1910 National Model 40 Raceabout  Chassis no. 10316
Lot 508
The ex-D. Cameron Peck, in the museum's collection since 1949,1913 National Series V, Type N3 Model 40 Semi-Racing Type Roadster Chassis no. 10316
Sold for US$ 196,200 inc. premium

Lot Details
1910 National Model 40 Raceabout  Chassis no. 10316 1910 National Model 40 Raceabout  Chassis no. 10316 1910 National Model 40 Raceabout  Chassis no. 10316 1910 National Model 40 Raceabout  Chassis no. 10316 1910 National Model 40 Raceabout  Chassis no. 10316 1910 National Model 40 Raceabout  Chassis no. 10316 1910 National Model 40 Raceabout  Chassis no. 10316 1910 National Model 40 Raceabout  Chassis no. 10316 1910 National Model 40 Raceabout  Chassis no. 10316 1910 National Model 40 Raceabout  Chassis no. 10316 1910 National Model 40 Raceabout  Chassis no. 10316 1910 National Model 40 Raceabout  Chassis no. 10316
The ex-D. Cameron Peck, in the museum's collection since 1949
1913 National Series V, Type N3 Model 40 Semi-Racing Type Roadster
Chassis no. 10316
Car no. 7321

Although little known today, the National Motor Vehicle Co. of Indianapolis built some great cars in its time. After staring out with an electric runabout in 1900, the firm was building increasingly large and expensive gasoline-powered cars by 1906. In 1909, Nationals raced, and placed well, on the dirt at the new Indianapolis Motor Speedway. National fielded three cars for the inaugural 500-mile race at the newly brick-paved Indy track in 1911, one of them finishing seventh. In 1912, a National piloted by Joe Dawson won the second annual Indy 500, averaging 78.22mph during the race.

In 1913 and 1914, National cataloged both a Speedway Roadster and a Semi-Racing Roadster in their 128-inch wheelbase, 4-cylinder Series V line. National then went on to offer a large V-12 powered car from 1916 to 1919. The last Nationals were built in late 1923. The Semi-Racer was built as a direct competitor to the Stutz Bearcat and the Mercer Raceabout. Fierce competitors on the track, National wanted to go head to head in the showroom. While never gaining quite the mythic reputation of its famous siblings, their performance was certainly on par. Maybe not quite as nimble and flexible as the Mercer, the National, with 90 extra cubic inches, could likely show the Stutz its spare tires and tail light.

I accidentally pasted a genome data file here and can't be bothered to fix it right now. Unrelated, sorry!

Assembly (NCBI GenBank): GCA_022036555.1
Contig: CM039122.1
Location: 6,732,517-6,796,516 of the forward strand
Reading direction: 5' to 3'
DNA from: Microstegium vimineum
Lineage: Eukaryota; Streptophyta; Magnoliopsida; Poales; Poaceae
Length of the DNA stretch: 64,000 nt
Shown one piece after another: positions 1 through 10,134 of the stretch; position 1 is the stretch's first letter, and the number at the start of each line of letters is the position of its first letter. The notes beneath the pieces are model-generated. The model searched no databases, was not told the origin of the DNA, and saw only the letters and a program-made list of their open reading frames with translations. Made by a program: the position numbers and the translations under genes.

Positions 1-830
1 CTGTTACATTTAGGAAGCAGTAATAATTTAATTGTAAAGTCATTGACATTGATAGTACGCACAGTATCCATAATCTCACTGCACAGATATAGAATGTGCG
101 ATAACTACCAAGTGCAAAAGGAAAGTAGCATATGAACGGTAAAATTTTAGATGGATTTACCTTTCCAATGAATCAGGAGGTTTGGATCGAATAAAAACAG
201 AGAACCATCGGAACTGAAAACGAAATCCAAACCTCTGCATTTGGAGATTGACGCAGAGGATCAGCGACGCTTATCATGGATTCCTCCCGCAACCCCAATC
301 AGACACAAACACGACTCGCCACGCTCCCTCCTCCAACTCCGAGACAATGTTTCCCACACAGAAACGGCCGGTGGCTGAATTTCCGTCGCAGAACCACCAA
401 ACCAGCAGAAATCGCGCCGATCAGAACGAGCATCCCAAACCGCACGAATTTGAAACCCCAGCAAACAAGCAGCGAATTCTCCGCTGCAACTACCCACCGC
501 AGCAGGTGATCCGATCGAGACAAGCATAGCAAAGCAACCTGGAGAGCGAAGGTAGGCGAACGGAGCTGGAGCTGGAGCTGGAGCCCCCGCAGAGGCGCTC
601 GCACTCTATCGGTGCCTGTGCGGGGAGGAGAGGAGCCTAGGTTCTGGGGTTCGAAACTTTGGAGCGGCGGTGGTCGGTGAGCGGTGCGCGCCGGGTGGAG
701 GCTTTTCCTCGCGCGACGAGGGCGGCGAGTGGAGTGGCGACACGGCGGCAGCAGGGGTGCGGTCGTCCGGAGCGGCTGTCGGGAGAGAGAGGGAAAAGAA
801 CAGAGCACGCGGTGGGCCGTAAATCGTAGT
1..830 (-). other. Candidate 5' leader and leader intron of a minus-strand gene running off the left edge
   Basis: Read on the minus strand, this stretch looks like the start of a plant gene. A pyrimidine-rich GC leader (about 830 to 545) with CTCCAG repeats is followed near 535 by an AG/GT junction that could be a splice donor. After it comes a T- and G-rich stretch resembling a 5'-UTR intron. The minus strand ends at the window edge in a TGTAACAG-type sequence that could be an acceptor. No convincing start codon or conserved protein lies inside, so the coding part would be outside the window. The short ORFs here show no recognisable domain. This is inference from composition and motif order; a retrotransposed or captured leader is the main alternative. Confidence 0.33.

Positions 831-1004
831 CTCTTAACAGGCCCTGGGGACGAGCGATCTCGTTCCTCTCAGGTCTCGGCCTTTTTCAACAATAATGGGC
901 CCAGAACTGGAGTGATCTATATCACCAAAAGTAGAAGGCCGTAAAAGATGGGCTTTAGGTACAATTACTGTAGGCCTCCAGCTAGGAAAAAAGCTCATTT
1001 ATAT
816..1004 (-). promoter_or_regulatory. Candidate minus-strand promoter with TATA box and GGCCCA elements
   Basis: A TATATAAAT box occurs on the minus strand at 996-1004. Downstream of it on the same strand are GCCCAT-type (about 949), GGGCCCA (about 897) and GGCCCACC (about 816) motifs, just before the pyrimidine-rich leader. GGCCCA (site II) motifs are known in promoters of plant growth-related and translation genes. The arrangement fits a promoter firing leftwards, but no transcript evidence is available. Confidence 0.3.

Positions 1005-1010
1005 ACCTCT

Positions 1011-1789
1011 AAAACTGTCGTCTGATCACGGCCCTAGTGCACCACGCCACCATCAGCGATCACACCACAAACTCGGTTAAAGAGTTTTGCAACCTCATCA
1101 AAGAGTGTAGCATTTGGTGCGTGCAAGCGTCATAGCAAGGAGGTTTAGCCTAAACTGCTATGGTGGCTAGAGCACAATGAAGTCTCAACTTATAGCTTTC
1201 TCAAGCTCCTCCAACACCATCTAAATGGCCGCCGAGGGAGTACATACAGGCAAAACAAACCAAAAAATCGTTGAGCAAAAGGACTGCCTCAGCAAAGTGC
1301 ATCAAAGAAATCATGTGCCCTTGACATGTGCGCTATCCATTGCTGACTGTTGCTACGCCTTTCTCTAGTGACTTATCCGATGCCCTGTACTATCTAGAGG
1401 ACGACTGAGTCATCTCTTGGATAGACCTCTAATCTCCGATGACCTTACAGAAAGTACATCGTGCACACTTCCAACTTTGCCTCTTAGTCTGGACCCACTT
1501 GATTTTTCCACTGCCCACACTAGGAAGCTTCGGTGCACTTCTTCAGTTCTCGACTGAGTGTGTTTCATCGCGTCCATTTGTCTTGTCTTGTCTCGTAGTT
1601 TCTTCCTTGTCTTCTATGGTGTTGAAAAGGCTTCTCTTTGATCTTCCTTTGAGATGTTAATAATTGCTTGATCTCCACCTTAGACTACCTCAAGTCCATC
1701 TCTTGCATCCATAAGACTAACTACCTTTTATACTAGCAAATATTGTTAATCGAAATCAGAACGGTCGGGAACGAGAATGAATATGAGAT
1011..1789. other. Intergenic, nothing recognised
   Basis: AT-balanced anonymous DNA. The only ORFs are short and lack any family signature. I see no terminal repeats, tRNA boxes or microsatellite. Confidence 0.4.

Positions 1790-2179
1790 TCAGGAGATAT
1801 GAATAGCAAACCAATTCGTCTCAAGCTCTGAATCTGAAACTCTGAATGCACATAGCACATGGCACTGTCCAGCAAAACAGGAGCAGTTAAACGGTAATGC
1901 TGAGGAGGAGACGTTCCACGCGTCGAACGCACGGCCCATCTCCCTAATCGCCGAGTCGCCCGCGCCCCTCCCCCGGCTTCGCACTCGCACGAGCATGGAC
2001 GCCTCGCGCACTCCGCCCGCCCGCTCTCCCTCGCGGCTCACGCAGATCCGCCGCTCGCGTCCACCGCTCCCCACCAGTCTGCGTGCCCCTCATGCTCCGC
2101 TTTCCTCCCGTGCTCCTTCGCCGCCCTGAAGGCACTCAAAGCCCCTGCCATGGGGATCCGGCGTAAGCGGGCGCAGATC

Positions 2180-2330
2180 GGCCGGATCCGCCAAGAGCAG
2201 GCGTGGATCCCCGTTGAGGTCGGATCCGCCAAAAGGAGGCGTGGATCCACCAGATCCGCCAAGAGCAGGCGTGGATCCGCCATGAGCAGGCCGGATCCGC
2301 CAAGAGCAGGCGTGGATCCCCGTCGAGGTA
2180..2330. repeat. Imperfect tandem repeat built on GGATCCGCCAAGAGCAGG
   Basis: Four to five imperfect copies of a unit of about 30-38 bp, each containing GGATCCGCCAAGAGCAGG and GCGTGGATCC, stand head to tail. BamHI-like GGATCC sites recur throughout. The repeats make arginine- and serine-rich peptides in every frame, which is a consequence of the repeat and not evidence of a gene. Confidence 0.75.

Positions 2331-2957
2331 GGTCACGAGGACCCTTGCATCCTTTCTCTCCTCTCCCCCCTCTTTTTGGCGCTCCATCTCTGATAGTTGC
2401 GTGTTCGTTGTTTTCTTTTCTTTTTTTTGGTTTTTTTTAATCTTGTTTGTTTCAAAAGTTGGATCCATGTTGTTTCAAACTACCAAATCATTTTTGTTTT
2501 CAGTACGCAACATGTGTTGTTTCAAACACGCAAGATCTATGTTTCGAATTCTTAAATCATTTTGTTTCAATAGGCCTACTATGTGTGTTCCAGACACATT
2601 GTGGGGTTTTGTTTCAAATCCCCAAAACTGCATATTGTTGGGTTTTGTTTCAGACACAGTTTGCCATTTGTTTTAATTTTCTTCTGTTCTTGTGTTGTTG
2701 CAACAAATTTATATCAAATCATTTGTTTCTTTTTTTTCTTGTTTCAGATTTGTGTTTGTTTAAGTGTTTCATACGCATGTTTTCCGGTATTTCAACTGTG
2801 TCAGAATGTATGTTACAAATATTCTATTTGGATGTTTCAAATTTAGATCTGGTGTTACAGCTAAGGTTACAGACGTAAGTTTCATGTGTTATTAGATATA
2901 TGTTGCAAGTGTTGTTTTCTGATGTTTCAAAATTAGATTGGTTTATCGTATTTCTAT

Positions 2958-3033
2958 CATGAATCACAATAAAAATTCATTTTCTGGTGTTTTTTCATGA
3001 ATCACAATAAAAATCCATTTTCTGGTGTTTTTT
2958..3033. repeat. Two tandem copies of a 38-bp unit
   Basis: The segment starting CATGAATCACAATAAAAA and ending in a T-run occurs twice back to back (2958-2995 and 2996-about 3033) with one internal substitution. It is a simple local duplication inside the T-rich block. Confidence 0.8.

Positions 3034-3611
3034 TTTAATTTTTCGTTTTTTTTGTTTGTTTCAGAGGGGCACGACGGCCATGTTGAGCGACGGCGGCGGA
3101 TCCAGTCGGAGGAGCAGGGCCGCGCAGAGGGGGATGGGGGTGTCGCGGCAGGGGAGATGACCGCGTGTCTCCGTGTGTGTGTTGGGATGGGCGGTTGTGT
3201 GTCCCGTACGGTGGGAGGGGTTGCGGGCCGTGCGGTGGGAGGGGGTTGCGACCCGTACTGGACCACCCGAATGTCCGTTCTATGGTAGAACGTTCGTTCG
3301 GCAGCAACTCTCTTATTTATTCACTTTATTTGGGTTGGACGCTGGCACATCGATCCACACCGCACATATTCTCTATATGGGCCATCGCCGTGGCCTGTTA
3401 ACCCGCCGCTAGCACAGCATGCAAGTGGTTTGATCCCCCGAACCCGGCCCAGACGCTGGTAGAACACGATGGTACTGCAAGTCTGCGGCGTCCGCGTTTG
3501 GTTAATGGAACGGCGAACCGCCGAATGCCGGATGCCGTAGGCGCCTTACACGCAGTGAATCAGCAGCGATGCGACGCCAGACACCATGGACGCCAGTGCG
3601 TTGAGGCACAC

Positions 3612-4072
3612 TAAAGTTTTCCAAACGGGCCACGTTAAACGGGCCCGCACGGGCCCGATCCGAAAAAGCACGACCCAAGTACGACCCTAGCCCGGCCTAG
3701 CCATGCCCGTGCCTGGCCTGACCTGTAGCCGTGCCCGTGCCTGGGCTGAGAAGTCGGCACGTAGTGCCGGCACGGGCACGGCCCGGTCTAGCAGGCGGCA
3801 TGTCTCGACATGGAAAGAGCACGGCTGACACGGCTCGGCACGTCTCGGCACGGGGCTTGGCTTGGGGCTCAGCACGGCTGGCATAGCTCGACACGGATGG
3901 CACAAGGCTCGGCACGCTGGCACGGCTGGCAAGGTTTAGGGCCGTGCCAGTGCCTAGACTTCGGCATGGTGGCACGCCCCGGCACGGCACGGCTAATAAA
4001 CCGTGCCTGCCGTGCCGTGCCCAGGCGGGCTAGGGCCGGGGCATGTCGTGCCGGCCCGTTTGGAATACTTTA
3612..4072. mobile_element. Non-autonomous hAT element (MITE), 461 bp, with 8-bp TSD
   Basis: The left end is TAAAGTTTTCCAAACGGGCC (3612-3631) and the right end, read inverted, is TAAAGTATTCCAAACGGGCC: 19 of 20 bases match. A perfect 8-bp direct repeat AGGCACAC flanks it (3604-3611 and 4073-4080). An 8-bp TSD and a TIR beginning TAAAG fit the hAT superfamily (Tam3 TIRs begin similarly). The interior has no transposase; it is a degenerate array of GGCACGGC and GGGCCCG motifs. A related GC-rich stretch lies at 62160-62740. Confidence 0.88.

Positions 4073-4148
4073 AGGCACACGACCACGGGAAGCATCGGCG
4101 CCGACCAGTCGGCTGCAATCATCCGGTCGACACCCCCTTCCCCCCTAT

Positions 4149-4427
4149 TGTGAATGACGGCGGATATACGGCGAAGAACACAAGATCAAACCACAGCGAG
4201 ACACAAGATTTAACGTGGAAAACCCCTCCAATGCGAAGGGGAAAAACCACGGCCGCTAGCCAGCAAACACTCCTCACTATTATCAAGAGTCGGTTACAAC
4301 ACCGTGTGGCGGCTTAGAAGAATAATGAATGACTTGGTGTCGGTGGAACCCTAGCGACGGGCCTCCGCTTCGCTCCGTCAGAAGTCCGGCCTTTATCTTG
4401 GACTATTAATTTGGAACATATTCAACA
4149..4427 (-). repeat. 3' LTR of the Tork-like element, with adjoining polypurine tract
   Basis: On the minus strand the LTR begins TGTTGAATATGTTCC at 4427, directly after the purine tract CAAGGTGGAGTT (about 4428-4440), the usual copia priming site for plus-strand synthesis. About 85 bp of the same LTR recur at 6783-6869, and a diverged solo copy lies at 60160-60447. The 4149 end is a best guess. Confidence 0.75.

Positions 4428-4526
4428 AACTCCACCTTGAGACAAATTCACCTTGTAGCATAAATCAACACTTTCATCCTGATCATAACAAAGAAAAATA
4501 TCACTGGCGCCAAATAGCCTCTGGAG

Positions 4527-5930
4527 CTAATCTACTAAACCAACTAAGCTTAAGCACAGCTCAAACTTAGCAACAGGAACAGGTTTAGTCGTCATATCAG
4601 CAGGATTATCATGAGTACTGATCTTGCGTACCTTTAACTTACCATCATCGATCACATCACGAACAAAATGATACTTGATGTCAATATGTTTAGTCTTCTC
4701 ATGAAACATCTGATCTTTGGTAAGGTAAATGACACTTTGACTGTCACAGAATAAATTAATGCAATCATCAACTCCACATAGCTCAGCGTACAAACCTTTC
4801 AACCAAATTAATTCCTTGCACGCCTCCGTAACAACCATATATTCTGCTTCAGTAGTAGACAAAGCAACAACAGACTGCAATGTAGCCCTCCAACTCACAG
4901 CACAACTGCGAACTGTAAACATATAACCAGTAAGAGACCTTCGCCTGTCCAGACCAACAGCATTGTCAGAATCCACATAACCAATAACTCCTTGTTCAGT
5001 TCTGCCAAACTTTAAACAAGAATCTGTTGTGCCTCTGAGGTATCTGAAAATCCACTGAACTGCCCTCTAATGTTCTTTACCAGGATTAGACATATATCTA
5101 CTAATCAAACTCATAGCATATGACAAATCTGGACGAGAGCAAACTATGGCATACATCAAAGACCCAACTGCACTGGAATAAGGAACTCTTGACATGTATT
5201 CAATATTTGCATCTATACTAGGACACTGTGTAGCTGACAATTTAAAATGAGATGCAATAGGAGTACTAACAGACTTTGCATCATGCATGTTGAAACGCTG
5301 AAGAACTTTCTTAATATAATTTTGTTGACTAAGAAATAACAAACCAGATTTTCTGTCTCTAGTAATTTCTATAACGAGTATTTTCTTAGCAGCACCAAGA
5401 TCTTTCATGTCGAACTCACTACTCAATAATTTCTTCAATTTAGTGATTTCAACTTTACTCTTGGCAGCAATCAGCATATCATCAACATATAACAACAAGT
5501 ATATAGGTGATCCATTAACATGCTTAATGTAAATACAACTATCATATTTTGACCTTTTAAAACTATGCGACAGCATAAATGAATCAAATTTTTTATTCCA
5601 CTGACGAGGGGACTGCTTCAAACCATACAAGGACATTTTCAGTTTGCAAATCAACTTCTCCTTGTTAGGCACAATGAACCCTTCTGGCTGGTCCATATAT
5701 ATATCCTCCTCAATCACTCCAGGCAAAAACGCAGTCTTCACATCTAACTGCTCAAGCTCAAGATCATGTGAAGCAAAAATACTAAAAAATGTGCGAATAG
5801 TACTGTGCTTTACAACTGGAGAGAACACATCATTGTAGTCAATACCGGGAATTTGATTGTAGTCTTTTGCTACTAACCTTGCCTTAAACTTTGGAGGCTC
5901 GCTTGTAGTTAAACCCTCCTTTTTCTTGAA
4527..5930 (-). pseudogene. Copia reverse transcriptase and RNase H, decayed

The origins of the 1913 National Semi-Racer offered here are unclear. What is known for sure is that the car already existed in its current Semi-racer configuration when it was donated to the MSI collection in 1949 by the well-known pioneer Chicagoland car collector, D. Cameron Peck.

There has been speculation since that it may have been converted to its current configuration early on. The designation N3 indicates "touring improved," N1 being the designation for the semi or speedway racer. On the other hand, a recent inspection of the car reveals it to have factory-drilled cross-members, indicative of an original race-prepared model. The open roadster’s cowl structure and steering column mounting are also seemingly factory-style items. The bucket seats and tank hardware all look correct. The most striking feature of the car besides it huge hood and radiator is how low it sits to the ground. The running boards drop down deeply giving the car a very sporting and nimble look.

According to a recent MSI inspection report, the paint and upholstery appear to have been redone in the 1940s, but remain in presentable condition today, although of course showing some aging and wear. At the rear, the spare tires are mounted in a near-horizontal position, while the tire mounting for the factory sport models was apparently more vertical.

The Semi-Racer’s truly massive 450-cubic inch, four-cylinder T-head engine is also in very good original condition and still retains its period correct carburetor and ignition system. The T-head engine design, with its inlet and exhaust valves placed on opposite sides of the cylinder, was state-of-the-art high-performance equipment in 1913. Stutz and Mercer were among the cars using a similar valve layout at the time. The car retains its original cellular radiator, which appears to be in good condition. The National is also fitted with a rare American Bosch two-spark dual magneto with correct “A” coil switch and rare secondary “1&2” switch.

The Semi-Racer 128-inch wheelbase chassis appears complete and does not show any signs of excessive wear or damage. The front end, steering apparatus, rear end, and transmission are rated to be in very good original condition and appear complete. The car retains its original 25” artillery wheels and has recently been fitted with new 34 x 4 1⁄2” tires.

Several period accessories are installed on the Semi-Racer, including a rare Humistat device, which introduces atomized water into the carburetor to optimize performance. The National also has front and rear Westinghouse shock absorbers. Both the electric lighting system and starter and generator system are rare period Gray & Davis accessory items.

The National Semi-Racer has been recently serviced and has been operated in the past few years. It is believed to be in good, mechanical condition overall. This is a great example of an early American high-performance sports car. Being an Indianapolis-built car makes it all the more historic. Seldom seen and rarely traded publicly, a National has always been considered a great prize for the knowledgeable collector. This car has a wonderful, rich patina; so becoming of a pre-WWI sports car. Most would want to enjoy it just the way it is. With worn seats and paint, it is brimming with the flavor of the heroic era of automobile racing.

Without reserve
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